First, when you include these sizing attributes, the browser can quickly tell how large the picture is and it can start laying out the page. On the other hand, if you don't include the height and width attributes, the browser won't know the dimensions of the picture until it's fully downloaded, at which point it will rearrange the page. This rearrangement is potentially distracting if your Web visitor has a slow connection, and has already started reading the page.
The second reason is because these attributes control how big the picture box is if the image can't be downloaded. (See for instance Figure 7-2.) If you don't use these attributes, the picture box is reduced until it's just big enough to show the error icon and any alternate text. In a complex Web page, this might mess up the alignment of other parts of your page.
So should you use the height and width attributes? It's up to you, but they're probably more trouble than they're worth for the average Web site. If you use them, you'll need to make sure you update them if you change the size of your picture, which quickly gets tedious .
Note: Many HTML editors, like FrontPage, automatically add the height and width attributes when you insert a picture.
7.1.4. File Formats for Graphics
Browsers can't display every type of image. In fact, browsers are limited to a relatively few image formats, including:
All of these formats are known as bitmap or raster graphics, because they represent pictures as a grid of dots. Vector graphics, which represent pictures with mathematically outlined shapes , aren't supported in Web pages.
Raster graphics generally have much larger file sizes than vector graphics. For that reason, Web designers spend a lot of their time worrying about compression or how they can take a picture and reduce the amount of disk space it needs. Web page graphics use two types of compression: lossy , which compresses the most effectively but reduces image quality; and lossless , which preserves the same image quality but doesn't compress as much. For the full details, see the sidebar "How Compression Works in JPEG, GIF, and PNG files." Table 7-1 gives you a quick overview of the different image formats.
Table 7-1. Image File Formats for the Web
Note: Some browsers give you a few more options, but you're better off steering away from them so that you can ensure a wide range of browsers can display your pages. For example, Internet Explorer supports bitmaps (image files that end with the .bmp file name extension). Don't ever use themnot only will they confuse other browsers, they're also ridiculously large because they don't support compression.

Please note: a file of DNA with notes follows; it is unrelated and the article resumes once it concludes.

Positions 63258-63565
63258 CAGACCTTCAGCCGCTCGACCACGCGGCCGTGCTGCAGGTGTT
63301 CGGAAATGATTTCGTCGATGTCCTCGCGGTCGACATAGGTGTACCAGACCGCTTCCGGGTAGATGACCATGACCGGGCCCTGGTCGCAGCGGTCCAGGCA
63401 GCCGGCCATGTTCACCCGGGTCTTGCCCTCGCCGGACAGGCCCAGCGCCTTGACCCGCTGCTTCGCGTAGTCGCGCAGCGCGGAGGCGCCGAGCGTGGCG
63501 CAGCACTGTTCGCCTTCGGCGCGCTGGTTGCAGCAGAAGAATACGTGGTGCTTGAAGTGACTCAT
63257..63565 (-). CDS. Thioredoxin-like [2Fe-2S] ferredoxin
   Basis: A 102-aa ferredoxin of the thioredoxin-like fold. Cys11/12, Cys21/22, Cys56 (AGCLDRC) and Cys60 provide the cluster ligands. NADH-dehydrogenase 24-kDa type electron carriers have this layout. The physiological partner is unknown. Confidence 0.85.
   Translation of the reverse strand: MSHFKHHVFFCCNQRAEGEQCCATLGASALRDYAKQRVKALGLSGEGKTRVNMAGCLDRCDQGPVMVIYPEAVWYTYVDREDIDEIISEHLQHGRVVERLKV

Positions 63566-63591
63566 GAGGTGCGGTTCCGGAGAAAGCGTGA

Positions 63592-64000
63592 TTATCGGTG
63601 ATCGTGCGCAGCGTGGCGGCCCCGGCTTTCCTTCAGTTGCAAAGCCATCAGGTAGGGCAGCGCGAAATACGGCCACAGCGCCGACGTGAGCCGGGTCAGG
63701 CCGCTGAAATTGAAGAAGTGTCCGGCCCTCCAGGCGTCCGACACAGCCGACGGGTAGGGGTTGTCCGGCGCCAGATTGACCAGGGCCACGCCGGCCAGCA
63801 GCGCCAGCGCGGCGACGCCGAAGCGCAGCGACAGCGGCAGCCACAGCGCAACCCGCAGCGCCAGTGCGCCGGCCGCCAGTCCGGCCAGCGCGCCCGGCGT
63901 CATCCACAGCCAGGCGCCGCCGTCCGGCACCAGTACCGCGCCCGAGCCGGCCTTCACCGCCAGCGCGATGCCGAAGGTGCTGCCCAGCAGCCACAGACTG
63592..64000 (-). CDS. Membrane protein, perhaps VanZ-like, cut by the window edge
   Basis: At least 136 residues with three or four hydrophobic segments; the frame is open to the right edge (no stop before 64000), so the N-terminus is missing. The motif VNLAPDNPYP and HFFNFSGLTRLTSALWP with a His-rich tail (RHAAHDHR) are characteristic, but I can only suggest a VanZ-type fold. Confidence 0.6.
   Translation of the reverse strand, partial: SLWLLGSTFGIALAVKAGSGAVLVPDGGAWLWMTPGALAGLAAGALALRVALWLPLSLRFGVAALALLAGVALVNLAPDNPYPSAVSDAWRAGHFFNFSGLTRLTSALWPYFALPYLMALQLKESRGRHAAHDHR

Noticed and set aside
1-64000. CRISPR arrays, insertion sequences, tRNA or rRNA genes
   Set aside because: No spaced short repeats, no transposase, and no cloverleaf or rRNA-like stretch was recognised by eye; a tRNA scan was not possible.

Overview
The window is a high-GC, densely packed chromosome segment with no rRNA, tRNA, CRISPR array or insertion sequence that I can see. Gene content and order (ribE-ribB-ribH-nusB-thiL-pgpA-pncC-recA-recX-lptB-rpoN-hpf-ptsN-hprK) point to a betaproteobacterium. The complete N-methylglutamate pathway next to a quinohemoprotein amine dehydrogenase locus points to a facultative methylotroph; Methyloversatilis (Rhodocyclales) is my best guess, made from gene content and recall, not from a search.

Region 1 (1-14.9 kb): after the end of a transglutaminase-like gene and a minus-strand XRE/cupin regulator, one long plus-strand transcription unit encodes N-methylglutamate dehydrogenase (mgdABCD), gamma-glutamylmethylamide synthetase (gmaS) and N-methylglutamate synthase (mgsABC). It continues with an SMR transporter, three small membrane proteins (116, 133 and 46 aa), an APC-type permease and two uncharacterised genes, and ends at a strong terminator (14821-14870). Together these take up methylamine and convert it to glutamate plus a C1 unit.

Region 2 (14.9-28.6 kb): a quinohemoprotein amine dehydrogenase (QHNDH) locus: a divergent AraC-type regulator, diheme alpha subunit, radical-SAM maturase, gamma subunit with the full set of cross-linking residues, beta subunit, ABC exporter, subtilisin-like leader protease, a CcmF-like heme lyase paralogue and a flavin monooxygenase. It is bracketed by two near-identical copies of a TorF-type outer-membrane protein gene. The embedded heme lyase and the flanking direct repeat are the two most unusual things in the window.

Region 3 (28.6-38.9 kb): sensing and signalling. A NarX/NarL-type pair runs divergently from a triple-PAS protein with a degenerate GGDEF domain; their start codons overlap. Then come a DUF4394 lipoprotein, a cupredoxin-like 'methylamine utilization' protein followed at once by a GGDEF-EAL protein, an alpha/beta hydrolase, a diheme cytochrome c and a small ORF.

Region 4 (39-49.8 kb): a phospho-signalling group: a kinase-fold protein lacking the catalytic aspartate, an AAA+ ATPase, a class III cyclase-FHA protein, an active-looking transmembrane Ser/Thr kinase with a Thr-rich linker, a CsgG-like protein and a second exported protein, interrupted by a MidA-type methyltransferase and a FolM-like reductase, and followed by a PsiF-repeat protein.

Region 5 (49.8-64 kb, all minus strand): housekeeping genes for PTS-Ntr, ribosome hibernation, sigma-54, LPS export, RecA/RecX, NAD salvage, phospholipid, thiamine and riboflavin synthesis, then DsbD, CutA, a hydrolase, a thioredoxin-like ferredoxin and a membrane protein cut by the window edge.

You'll probably end up using different file formats throughout your site, depending on what kind of pictures you're using; each format has its own niche (see Figure 7-4).
In the following sections, you'll get some guidance that will help you decide when to use each format.
In Web graphics, space is a key concern. You may have tons of storage space on your Web server, but larger files take more time to send across the Internet, which means more frustrating, toe-tapping seconds for your Web surfers until your page appears. To make a graphics-heavy Web site run smoothlyand these days, what Web site doesn't have lots of graphics?you need to make sure you pare down the size of your pictures.
Of course it's not quite that simple. JPEG gives the best compression, but it has to throw out some detail in the process (see the box "How Compression Works in JPEG, GIF, and PNG files"). As you compress a JPEG image, you introduce various problems, which are known as compression artifacts . The most common compression artifacts you'll notice are blocky regions , halos around edges, and a general blurriness . Some pictures are more prone to showing these flaws than others. (It depends, for example, on the amount of detail.)
Tip: Most graphics programs let you choose how much you compress a picture, and many even let you preview the result before you save anything.
Figure 7-5 shows the effect of different compression settings on a small section of a picture of a church .
188.8.131.52. Choosing the right image format
It's important to learn which format to use for a given task. To help you decide, walk through the following series of questions.
7.1.5. Putting Pictures on Colored Backgrounds
Image files are always stored as rectangles. This is a problem, because not all pictures are rectangular. For example, a smiley face, of course, is a circular shape. If you create a graphic with a smiley face, the image file contains the smiley face surrounded by a white rectangle.
On a white background, this doesn't pose a problem. That's because the box that surrounds your smiley face blends in with the rest of the page. But if you've given your page a different background color using the background-color style property (Section 6.2.1), you'll run into the graphical clunkiness shown in Figure 7-6.
Web designers came up with two solutions to this problem. One nifty idea was to use transparency, a feature supported by GIF graphics (and by PNG graphics, although not all browsers support it). The basic idea is that your graphic contains transparent pixels pixels that don't have any color at all. When the browser comes across these, it doesn't paint anything. Instead, it lets the background of the page show through. To use transparency, you define a transparent color using your graphics program.
Although transparency seems like a handy way to make sure your image always has the correct background color, in practice, transparent regions rarely look good. The problem that you'll usually see is a jagged edge where the colored pixels of your picture end and the Web page background begins (see Figure 7-7).
The best solution is to use the correct background color when you create your Web graphic. In other words, when you're drawing your smiley graphic, give it the same background color as your Web page. Your graphics program can then perform the anti-aliasing to make the edges look nice. When you put the image on the page it will blend right in.
The only limitation with this approach is the lack of flexibility. If you change your Web page, you need to edit all your graphics. Sadly, this is the price of creating polished Web graphics.